When it comes to advertising, controversial publicity stunts are a dime a dozen. Most of the time, they either fall flat and generate zero buzz, or create an adverse, negative reaction from followers. In any case, the newest Burger King ad depicting a rotting, moldy Whopper can certainly be classified as controversial. So, we decided to get to the bottom of the ad, as well as what it accomplishes and its effect on audiences.
The Moldy Truth Behind the New Burger King Ad
Last month, Burger King launched a global advertising initiative to highlight their abandonment of artificial preservatives.
The ad promotes the brand’s pledge to drop artificial additives by the end of 2020 in all U.S. locations. In fact, they have already fulfilled their end of the pledge across much of Europe and in over 400 U.S. restaurants.
Although these kinds of campaigns mean well, they generally come and go without generating as much as a passing acknowledgment.
However, this Burger King ad is invariably different. If you’ve seen it, you know why. Firstly, it evokes an almost visceral reaction. The ad features high-resolution photography and video of a Whopper untouched throughout the course of 34 days.
Each new shot captures a still image of the moldy Whopper, alongside a time stamp showing exactly how long the sandwich has been left to the elements. The tagline for the ad reads: “the beauty of no artificial preservatives.”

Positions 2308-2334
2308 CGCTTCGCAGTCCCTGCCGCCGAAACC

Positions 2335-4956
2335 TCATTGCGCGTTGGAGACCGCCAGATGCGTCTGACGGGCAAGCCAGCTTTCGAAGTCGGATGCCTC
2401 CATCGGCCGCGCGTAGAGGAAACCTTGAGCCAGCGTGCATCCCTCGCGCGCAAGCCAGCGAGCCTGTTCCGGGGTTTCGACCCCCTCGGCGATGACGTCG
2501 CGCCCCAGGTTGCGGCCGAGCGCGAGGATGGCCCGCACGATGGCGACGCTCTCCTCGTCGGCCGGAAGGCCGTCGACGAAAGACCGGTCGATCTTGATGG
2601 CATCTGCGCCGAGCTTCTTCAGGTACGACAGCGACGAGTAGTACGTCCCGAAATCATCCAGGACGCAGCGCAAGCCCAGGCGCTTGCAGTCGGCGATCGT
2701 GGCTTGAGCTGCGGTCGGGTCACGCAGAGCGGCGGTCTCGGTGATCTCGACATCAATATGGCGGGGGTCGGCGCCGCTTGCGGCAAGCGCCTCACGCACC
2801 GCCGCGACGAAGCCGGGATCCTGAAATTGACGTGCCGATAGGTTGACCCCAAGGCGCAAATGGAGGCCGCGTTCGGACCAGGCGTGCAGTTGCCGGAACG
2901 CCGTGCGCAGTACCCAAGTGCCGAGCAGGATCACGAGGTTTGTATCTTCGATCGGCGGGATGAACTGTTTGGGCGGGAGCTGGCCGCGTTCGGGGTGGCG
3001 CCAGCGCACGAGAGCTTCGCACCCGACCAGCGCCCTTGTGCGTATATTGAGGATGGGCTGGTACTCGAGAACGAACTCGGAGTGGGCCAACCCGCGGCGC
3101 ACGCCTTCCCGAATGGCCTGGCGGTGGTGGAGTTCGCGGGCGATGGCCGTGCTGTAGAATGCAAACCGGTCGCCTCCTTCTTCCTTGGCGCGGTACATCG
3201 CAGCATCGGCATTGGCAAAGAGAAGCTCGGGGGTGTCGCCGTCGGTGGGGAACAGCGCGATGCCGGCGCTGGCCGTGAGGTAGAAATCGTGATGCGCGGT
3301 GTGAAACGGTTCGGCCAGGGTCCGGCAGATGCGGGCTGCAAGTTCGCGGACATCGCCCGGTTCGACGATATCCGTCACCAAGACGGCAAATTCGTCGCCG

3 years, 3 agencies: The weird road to Burger King’s Moldy Whopper 🤢🍔 https://t.co/ktyHs77Gpz pic.twitter.com/ErljNLpJdN
— Adweek (@Adweek) February 21, 2020
Although the Burger King ad could be described as anything but beautiful, it does hit home for many people who shun the use of these artificial preservatives as dangerous. Artificial preservatives have actually been linked to many negative effects, especially in children.
A Shot at McDonald’s?
If you’ve ever visited Reykjavik, Iceland, then perhaps you paid a visit to the last McDonald’s cheeseburger sold in Iceland from 2009. This tourist exhibit features the last McDonald’s items sold in Iceland, a burger and fries, which are also untouched.
However, unlike Burger King, McDonald’s loads their food with artificial preservatives, which have helped the meal keep its shape and form over 10 years. You cannot say the same for the Whopper in the ad. In just over a month, mold completely overtakes the sandwich.
Although the Burger King ad doesn’t mention McDonald’s, it’s not a stretch to make a connection between the two.
This new Burger King ad certainly has people talking. But time will tell if it really hits home for audiences and accomplishes its goal.